THE BEGINNINGS OF KAWAII
No, no, you have no idea. It actually IS the beginning of the whole so-called “kawaii culture”. And it started because girls started using mechanical pencils, which provided fine handwriting. After being banished (more precisely, during the 80s), this kind of writing started being used in products like magazines and make-up. And, during this time, icons we usually associate with the whole kawaii industry (like the characters from Sanrio) came to life too.
And what many people don’t realize is that this subculture was born as a way for young girls to express themselves in their own way. And it was also used as something against the adult life and the traditional culture, often seen as dull and boring and oppressive. By embracing cuteness, these young girls (and adult women, after a while) were showing non-conformation with the current standards.
So yep. Kawaii is important, and it all started with cute, simple handwritting a few hearts and cat faces in some girls’ school notebooks <3
NO OK THIS IS SO IMPORTANT!
This is also how the kawaii fashions started! Girls began dressing in cute and off beat styles for themsleves, they were criticized by adult figures telling them “you’ll never find a husband if you dress that way!” to which they began to reply “Good!”
All the japanese subcultures and fashions that evolved out of this became a rebellion to tradition and the starch gender roles and expectations the adults were forcing on the younger generations. As early as the 70s and still to this day you’ll see an emphasis on child-like fashion and themes in more kawaii styles and the dismissal of the male gaze with styles like lolita (a lot of western people assume lolita is somehow sexual due to the name of the fashion, but ask any japanese lolita and they will tell you that men hate the style and find it unattractive which is sometimes a large reason they gravitate towards the style - they can express their femininity and individuality while remaining independent and without the pressure to appeal to men)
Its so so so important to understand the hyper cute and ‘odd’ fashions of Japanese girls carry such a huge message of feminism and reclaiming of their own lives.
My dad just yelled “I SWEAR I’LL CUT OFF WHAT’S LEFT OF YOUR DICK IF YOU FUCKING TOUCH MY COKE DON’T YOU DARE” and I came in the room like what the fuck and it was my dad holding up a shoe and my cat sitting by a glass of coca-cola with his paw almost touching inside of it and both of them didn’t even break eye contact with each other
After seeing the dramatic results from the Ice Bucket Challenge, Indian journalist Manju Latha Kalanidhi was compelled to start something similar, but with an Indian slant. “I felt like doing something more locally tangible. Rice is a staple here,” Kalanidhi told CNN. “We eat it every day, we can store it for months. Why not donate rice to someone who is hungry?”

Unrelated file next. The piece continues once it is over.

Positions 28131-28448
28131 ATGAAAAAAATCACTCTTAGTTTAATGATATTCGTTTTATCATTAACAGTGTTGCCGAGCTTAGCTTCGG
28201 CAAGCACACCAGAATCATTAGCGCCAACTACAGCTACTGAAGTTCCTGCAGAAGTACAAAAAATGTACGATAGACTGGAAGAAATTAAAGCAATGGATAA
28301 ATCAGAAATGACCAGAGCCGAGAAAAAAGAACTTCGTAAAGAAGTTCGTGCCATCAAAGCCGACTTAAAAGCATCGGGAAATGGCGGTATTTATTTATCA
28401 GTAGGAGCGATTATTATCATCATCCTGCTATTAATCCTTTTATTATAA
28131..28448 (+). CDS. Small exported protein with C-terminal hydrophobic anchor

Go off x1000000
: I have to ask. Anything you can say about Iroh's experiences after Lu Ten's death and before he returned home to the Fire Nation capitol?
Michael Dante DiMartino
: He definitely had a 'walkabout', if you will, where he left the battlefield and had some sort of journey throughout the world after Lu Ten's death and before he returned to the Fire Nation.
: We're seeing Iroh in his golden years, when he's been softened by loss which has changed his perspective on what's important to him and what's important in life. As we've shown and had talked about, he was once aserious
military giant, a very capable general, and he was very fierce. To me he's such an interesting character because a lot of times people find themselves in situations which they happen to be very good at. He was born into this very powerful, aggressive family and just so happened to have a gift and the strength for it. But not all people are just one way, and he certainly had this gentle, kind side which appreciated life, all forms of life, and he could appreciate all cultures. If you look back on the great swordmasters of Asian history, a lot of them were artists, poets, masters of tea ceremony, actors, and the like. So I think when he lost something really near and dear, he went on a spiritual journey. He was lost and that other part of him was calmed. It's not gone, it's just not the most important thing to him anymore.
: So he was a very different man before the death of Lu Ten.
Yeah. He was never a cruel man. But he was very good at what he did, and it was the role he was supposed to play. He went along with it, very successfully.